Hard work, strong memory dominate teen’s road to National Honor Society
Published 12:00 am Tuesday, December 3, 2002
Ryan Robinson holds a candle he received during his induction into Vicksburg High School’s National Honor Society. (The Vicksburg Post/Melanie Duncan)
Ryan Robinson has been inducted into his school’s chapter of the National Honor Society, proving what his parents have believed all along.
“Just because some children have a difficulty, doesn’t mean they can’t accomplish what others can accomplish,” Ryan’s mother, Patty Robinson, said. “He’s worked hard.”
When Ryan was 9 he was diagnosed with a form of autism called Asperger syndrome. He was also diagnosed with Tourette syndrome.
Yet Ryan, a 16-year-old junior, has maintained a 3.57 grade-point average at Vicksburg High School, where American history is his favorite subject.
“There isn’t much he doesn’t remember,” said his father, Mike Robinson. “He gets straight A’s in history.”
Induction into the National Honor Society is among the top recognitions high school students can receive. Selection is based on academic performance, leadership, service to the school and community and character.
VHS history teacher Ed Wong said Ryan brings something extra to class.
“Ryan is very intelligent,” Wong said. “Like many students, he has his strengths and weaknesses. And what you have to do as a teacher is deal with students’ strengths.”
Ryan was named Who’s Who Among American High School Students for the 2000-2001 school year. In the 8th grade, Ryan received a certificate from the President’s Educational Awards Program for having a 90 or more overall average in all subjects.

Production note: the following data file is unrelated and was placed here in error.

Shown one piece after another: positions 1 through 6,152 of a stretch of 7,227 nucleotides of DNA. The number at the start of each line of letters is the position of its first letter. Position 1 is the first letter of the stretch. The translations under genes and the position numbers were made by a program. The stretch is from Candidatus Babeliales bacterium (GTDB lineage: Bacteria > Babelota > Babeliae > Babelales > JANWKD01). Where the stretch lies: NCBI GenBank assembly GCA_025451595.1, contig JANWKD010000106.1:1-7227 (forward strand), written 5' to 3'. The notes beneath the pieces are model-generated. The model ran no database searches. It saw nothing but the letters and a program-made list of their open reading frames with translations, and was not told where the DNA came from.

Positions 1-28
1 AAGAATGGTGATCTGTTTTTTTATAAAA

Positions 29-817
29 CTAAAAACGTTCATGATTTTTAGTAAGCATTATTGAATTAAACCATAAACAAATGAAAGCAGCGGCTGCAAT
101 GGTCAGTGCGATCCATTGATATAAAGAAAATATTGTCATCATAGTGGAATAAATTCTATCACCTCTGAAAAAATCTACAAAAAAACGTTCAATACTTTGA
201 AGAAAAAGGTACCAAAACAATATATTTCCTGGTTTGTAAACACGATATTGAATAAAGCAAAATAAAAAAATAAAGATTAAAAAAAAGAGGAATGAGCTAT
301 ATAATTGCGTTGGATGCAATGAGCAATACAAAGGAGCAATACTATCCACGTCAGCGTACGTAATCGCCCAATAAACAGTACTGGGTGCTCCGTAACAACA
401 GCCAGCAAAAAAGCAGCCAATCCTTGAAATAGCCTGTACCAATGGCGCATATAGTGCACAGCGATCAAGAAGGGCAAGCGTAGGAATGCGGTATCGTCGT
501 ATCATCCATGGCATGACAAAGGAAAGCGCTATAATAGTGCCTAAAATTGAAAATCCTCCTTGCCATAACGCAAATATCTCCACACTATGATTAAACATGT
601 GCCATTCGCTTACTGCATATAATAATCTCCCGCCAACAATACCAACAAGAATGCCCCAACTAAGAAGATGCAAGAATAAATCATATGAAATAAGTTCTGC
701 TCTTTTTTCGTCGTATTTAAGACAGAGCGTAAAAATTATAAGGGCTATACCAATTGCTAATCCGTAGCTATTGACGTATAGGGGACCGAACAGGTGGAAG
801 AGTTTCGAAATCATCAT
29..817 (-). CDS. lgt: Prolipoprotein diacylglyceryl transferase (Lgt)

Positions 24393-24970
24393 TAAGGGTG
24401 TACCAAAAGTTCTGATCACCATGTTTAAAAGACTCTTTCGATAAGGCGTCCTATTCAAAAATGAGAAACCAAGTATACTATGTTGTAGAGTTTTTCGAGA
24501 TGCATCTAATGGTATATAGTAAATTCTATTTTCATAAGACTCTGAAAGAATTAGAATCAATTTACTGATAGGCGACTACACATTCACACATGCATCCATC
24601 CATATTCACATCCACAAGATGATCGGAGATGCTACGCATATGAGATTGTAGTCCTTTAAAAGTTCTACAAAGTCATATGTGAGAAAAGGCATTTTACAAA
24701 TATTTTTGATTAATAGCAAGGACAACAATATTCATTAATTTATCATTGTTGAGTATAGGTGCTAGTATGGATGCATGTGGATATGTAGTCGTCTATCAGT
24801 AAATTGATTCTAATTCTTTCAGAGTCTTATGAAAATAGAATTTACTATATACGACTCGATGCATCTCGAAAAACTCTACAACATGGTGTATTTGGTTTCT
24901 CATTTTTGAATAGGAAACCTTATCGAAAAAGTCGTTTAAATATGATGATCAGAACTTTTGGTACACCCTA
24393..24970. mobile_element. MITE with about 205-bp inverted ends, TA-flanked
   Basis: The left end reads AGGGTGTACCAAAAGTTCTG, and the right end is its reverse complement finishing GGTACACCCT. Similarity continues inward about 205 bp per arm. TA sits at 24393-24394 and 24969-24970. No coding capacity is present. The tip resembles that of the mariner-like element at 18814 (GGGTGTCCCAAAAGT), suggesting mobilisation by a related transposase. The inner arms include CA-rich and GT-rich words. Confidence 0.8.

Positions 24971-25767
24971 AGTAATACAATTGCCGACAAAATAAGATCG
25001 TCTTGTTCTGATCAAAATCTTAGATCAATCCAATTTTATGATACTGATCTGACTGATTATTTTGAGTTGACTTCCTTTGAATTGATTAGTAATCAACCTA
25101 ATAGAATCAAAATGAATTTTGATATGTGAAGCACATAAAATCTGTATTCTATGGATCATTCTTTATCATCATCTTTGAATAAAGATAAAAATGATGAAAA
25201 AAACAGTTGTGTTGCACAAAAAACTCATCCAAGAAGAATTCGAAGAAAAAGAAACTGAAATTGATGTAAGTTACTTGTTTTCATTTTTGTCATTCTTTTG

Robin Nettle, a teacher at South Park Elementary School, taught Ryan in the fifth and sixth grades and said she remembers Ryan’s dedication.
“I remember Ryan as a hard worker,” she said. “He didn’t say very much, but I would always get a thank you from his smile.”
Honor society inductions are family events, and Mike and Patty Robinson were invited to join the parents of 39 other juniors tapped this year.
“His family is very supporting and very loving,” Nettle said. “He and his mom and dad work very well together.”
There are many differences among people with autism, but something many have in common is high intellectual abilities, but difficulty in learning and retaining information. With Asperger syndrome, social skills are a challenge.
Patty Robinson said she and Ryan spend a lot of time going over homework at night.
Ryan complains about homework as any student would, she said.
“He gets frustrated when there is something else he’d rather be doing,” she said.
While homework may keep him busy, Ryan has several hobbies he enjoys.
For three or four years, Ryan has been working on a ball made of rubber bands that now weights 14 1/2 pounds and is bigger than the size of a basketball.
He is a member of his church youth group and enjoys playing video games on the XBox he shares with his 12-year-old brother, Bradley.
“They get along pretty well, except for when it comes to playing the XBox,” Patty said.